More aid to North needed: Unicef

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More aid to North needed: Unicef

Health conditions of North Koreans, worsened by a recent flood disaster, require continuous support from South Korea, said the head of Unicef’s Pyongyang office.

In an interview on Monday in Seoul, Bijaya Gopal Rajbhandari, 54, Unicef country representative for North Korea, welcomed Seoul’s new shipment of aid to North Korea but added that further attention is needed to strengthen the current health-care system in the North.

“We are glad that the support is going from the ROK [Republic of Korea] to the DPRK [Democratic People’s Republic of Korea]. They are very welcome steps,” he said. “But at the same time, we would like to see the ROK community continuously support the children and women in the DPRK.”

The worst flooding in three years hit North Korea last month, worsening already tough living conditions in the isolated country. According to a report drafted by a United Nations assessment team that travelled to the flood-affected Sinuiju area near the border with China Aug. 26-27, the flood damaged or destroyed 7,100 homes, affecting 23,651 people from 5,943 families. Among them, 1,852 were children.

The state-controlled Red Cross of South Korea announced Monday in reaction to the floods that it will provide 10 billion won ($8.6 million) worth of aid, including 5,000 tons of rice, for those in the North affected by the floods.

That signaled an easing of Seoul’s sanctions on North Korea since the sinking of a South Korean naval ship in March, which the South blames on the North. The punitive measures, enacted May 24, stopped almost all aid from Seoul to Pyongyang.

Gyeonggi Province also announced on Tuesday it will provide 300 tons of wheat to Kaesong, a North Korean city bordering Gyeonggi that is also reeling from flooding.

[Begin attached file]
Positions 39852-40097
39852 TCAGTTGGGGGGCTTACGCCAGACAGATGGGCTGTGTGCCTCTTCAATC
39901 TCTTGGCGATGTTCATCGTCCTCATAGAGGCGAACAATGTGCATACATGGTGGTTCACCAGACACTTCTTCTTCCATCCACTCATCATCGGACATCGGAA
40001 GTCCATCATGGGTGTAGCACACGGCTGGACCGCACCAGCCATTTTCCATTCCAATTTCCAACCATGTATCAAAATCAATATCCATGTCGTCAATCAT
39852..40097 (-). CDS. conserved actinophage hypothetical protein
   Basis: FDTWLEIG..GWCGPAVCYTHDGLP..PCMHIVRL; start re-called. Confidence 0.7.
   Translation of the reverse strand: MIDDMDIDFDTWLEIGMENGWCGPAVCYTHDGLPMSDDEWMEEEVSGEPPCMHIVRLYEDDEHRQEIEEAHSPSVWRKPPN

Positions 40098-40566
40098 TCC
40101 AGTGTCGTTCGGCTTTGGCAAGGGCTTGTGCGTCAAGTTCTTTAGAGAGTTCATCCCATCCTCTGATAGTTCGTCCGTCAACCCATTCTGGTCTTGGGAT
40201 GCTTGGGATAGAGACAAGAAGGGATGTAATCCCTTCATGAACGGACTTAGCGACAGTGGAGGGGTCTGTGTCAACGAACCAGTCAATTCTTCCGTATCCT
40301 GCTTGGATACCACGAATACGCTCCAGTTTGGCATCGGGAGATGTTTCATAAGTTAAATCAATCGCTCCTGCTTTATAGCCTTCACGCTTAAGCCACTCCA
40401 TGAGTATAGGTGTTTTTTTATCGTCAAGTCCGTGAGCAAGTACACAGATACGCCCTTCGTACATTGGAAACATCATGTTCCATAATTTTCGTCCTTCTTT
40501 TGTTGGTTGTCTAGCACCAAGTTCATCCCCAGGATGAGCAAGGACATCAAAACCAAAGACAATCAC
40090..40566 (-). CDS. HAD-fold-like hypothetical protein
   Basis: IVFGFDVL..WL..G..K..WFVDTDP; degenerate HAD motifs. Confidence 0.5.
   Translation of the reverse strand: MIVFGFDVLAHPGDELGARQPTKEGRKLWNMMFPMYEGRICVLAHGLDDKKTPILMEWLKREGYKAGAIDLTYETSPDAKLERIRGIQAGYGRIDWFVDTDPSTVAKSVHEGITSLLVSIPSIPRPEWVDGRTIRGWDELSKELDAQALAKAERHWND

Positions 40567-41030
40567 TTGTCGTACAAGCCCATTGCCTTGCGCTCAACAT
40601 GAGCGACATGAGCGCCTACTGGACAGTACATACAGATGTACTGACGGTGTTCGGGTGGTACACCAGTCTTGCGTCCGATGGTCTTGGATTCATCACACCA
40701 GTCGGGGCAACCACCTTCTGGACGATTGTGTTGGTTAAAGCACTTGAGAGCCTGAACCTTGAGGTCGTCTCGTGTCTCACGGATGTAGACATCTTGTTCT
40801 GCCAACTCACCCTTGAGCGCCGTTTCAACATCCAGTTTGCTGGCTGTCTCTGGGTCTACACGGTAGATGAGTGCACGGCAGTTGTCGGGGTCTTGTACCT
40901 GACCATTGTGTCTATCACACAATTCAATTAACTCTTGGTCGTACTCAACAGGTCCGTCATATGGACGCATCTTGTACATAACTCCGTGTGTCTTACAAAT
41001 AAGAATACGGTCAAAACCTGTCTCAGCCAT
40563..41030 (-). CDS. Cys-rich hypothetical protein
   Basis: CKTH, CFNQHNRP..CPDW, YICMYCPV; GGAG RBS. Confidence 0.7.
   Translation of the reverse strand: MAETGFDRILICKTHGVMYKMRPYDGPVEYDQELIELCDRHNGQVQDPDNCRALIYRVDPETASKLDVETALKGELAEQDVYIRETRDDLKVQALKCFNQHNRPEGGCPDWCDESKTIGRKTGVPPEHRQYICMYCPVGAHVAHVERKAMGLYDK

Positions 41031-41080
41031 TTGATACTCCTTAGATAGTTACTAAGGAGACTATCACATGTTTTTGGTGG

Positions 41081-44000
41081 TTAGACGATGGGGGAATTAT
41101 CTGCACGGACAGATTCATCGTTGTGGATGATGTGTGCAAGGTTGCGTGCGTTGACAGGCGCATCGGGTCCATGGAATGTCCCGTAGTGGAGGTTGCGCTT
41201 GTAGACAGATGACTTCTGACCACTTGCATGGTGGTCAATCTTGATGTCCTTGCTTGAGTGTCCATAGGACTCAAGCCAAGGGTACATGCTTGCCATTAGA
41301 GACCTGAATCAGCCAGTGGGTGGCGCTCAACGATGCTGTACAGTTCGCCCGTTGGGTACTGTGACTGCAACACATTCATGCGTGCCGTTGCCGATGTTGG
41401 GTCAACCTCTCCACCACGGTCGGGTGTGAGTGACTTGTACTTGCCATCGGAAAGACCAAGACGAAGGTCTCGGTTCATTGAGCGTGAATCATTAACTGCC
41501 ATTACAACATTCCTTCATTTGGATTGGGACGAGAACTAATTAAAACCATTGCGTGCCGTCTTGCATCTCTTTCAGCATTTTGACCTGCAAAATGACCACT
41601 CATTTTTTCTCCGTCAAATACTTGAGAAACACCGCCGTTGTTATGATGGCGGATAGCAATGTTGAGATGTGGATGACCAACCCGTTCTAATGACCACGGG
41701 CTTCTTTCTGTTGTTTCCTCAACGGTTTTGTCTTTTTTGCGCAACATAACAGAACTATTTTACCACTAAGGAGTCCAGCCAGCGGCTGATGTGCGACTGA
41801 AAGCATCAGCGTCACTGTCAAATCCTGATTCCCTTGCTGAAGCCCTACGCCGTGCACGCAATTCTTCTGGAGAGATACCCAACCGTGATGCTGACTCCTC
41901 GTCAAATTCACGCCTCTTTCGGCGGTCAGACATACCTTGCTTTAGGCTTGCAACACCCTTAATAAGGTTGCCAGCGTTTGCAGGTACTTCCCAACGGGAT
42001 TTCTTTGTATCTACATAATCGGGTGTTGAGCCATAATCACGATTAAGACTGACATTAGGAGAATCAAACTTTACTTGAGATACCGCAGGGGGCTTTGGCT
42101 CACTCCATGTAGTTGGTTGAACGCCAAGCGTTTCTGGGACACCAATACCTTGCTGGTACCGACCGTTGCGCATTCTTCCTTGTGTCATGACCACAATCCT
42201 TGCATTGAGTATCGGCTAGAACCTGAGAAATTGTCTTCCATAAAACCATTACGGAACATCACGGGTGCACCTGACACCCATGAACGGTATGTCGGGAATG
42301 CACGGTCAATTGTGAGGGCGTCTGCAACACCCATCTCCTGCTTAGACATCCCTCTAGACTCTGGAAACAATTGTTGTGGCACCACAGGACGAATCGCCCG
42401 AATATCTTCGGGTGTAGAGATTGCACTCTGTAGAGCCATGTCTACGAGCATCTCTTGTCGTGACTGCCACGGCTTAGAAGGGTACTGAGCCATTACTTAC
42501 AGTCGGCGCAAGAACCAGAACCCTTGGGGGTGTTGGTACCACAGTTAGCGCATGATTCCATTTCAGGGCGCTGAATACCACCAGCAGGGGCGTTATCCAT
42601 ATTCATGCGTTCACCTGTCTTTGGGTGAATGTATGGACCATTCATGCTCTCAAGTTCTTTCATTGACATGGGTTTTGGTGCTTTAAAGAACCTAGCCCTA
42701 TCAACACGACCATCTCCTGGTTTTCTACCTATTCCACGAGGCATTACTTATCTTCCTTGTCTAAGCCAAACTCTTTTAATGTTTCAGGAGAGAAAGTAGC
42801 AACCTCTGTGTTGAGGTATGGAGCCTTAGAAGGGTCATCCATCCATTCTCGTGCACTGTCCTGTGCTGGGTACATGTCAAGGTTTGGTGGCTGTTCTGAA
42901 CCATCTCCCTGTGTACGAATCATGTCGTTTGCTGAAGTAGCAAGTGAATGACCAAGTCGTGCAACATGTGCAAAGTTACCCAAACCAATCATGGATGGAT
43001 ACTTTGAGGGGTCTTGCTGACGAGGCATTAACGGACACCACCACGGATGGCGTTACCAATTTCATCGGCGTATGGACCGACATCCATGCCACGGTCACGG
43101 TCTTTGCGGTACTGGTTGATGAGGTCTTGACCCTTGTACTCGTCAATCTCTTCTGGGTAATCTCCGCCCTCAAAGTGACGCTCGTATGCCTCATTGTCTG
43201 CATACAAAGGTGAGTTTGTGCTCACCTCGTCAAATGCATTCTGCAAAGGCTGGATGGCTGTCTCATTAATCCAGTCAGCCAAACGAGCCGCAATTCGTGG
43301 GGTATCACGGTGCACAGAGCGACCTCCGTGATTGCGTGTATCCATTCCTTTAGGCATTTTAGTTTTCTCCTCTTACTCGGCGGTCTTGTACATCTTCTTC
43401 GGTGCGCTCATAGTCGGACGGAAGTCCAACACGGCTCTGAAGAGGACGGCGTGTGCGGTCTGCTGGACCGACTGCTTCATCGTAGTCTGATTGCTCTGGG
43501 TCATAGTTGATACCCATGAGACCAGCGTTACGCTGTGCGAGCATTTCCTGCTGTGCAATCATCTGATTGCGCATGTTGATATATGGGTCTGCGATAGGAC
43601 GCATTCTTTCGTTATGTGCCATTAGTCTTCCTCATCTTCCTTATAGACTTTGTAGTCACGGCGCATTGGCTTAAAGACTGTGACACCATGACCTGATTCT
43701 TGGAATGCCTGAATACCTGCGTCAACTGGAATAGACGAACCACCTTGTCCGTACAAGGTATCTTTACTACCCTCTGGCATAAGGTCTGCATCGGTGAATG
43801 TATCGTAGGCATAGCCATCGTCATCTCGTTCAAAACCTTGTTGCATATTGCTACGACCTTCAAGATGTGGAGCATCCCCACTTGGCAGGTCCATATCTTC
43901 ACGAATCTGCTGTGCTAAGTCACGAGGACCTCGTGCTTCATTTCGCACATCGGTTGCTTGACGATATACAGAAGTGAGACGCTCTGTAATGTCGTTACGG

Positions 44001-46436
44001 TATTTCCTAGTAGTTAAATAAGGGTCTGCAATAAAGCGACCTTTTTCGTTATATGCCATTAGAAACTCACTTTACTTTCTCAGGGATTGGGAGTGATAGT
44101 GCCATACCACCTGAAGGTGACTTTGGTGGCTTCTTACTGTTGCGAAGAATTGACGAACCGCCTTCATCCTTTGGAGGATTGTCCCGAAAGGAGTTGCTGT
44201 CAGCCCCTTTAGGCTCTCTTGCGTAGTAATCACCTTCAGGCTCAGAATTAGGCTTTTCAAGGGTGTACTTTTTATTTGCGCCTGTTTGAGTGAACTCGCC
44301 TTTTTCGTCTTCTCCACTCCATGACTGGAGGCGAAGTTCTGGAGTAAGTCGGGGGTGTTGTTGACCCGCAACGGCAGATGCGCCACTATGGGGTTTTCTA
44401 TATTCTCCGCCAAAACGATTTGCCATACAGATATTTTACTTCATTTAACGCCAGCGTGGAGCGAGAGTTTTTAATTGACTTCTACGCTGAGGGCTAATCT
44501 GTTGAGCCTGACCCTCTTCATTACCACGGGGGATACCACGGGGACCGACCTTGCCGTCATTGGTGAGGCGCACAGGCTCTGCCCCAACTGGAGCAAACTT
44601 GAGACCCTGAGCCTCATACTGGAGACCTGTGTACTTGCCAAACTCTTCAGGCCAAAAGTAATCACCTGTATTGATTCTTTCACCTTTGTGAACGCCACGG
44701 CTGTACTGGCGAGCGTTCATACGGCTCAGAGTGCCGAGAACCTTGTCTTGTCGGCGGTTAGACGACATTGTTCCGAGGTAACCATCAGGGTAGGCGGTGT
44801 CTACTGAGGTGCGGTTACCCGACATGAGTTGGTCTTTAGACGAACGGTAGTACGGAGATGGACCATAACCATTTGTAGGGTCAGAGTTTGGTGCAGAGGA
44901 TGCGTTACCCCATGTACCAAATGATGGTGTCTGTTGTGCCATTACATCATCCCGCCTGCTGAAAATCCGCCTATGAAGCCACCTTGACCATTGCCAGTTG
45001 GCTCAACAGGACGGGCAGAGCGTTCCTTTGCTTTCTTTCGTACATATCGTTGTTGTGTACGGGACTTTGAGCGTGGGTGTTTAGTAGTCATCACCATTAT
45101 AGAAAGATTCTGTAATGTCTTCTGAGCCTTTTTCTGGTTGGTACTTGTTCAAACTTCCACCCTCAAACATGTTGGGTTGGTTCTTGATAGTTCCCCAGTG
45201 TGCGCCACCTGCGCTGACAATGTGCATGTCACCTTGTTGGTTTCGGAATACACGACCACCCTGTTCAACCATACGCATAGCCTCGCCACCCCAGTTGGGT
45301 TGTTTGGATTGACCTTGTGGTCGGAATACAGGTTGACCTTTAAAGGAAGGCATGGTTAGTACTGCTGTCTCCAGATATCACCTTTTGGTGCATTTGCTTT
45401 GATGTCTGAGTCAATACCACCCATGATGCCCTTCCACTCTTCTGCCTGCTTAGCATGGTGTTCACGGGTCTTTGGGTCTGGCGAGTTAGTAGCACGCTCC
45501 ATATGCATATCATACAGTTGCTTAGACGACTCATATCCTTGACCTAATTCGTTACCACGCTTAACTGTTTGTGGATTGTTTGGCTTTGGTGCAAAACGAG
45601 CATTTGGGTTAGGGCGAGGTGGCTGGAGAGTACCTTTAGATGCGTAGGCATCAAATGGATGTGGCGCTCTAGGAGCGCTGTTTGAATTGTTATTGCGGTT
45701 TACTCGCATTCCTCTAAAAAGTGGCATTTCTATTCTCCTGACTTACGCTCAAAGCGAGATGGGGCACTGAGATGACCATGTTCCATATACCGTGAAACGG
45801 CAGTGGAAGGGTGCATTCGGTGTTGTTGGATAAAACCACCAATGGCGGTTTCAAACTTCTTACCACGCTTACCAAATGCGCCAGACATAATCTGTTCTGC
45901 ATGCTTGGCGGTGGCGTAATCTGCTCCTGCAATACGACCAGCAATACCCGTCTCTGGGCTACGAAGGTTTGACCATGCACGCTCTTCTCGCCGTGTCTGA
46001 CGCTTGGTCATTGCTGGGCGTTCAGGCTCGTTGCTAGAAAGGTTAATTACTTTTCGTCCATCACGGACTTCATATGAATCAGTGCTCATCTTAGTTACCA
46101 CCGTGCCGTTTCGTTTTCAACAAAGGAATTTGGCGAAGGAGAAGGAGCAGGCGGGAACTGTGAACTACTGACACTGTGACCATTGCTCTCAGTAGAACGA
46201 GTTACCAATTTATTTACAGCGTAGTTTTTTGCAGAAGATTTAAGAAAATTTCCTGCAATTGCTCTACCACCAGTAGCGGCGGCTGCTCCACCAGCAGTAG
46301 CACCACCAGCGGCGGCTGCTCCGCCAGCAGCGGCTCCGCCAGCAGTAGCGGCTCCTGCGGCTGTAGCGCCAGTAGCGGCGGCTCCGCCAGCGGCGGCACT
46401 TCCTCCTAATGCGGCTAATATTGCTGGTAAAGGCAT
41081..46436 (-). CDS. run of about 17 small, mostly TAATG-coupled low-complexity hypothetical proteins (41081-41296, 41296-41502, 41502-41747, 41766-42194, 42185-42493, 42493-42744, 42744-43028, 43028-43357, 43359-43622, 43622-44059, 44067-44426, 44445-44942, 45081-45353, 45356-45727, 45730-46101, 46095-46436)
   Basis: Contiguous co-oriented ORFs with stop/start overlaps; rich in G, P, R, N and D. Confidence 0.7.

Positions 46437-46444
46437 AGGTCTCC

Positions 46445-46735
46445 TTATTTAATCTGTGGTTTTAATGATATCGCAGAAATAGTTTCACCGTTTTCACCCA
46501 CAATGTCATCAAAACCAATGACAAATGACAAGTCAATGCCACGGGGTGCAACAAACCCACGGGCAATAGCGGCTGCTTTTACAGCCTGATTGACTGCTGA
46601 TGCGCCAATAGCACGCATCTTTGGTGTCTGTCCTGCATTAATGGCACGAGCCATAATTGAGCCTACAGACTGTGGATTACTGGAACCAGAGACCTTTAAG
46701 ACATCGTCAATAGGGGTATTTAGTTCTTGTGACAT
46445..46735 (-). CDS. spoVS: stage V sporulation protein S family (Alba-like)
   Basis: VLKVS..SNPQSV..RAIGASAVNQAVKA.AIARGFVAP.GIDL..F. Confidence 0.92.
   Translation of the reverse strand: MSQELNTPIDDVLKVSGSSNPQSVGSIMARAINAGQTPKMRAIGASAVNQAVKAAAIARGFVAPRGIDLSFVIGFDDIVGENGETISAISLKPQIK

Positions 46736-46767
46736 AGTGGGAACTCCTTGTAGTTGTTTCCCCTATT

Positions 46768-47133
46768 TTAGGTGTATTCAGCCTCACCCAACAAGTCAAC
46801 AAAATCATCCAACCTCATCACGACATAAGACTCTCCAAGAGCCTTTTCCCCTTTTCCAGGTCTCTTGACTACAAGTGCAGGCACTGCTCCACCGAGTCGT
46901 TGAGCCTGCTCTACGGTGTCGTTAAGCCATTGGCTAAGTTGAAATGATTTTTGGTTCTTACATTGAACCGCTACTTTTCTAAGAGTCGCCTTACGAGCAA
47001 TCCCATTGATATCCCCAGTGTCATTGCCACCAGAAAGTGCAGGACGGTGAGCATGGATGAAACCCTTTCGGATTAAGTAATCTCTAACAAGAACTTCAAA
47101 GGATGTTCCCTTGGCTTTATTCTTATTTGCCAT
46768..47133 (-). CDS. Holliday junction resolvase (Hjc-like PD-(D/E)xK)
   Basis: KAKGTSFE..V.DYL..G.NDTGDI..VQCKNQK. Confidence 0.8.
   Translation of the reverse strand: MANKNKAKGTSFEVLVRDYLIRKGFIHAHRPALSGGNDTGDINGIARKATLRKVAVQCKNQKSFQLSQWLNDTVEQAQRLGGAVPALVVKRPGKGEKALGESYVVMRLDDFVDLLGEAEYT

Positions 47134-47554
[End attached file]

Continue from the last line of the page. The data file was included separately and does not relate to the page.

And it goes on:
“The support of the ROK has benefitted many children and women,” Rajbhandari said. “The support the ROK provides to Unicef mainly for health, nutrition, water supplies and school rehabilitation should be continued.”

Flooding is only one challenge facing the North.

A report posted on the Unicef Web site showed that a third of mothers in North Korea are malnourished and anemic, and that the rate has not improved since 2002. The report also said contaminated water and poor hygiene practices have caused one in five North Korean children under the age of 2 to suffer from diseases such as diarrhea.

Rajbhandari said malnutrition among North Korean children also remains high.

“Any investment in children produces much better social dividends,” he said.

Originally from Nepal, Rajbhandari began his two-year term in December 2009. He worked with Unicef for more than 30 years in Africa, Central Asia, Southeast Asia and India. The Pyongyang office of Unicef was established in August 1997.



By Moon Gwang-lip [joe@joongang.co.kr]



Bijaya Gopal Rajbhandari

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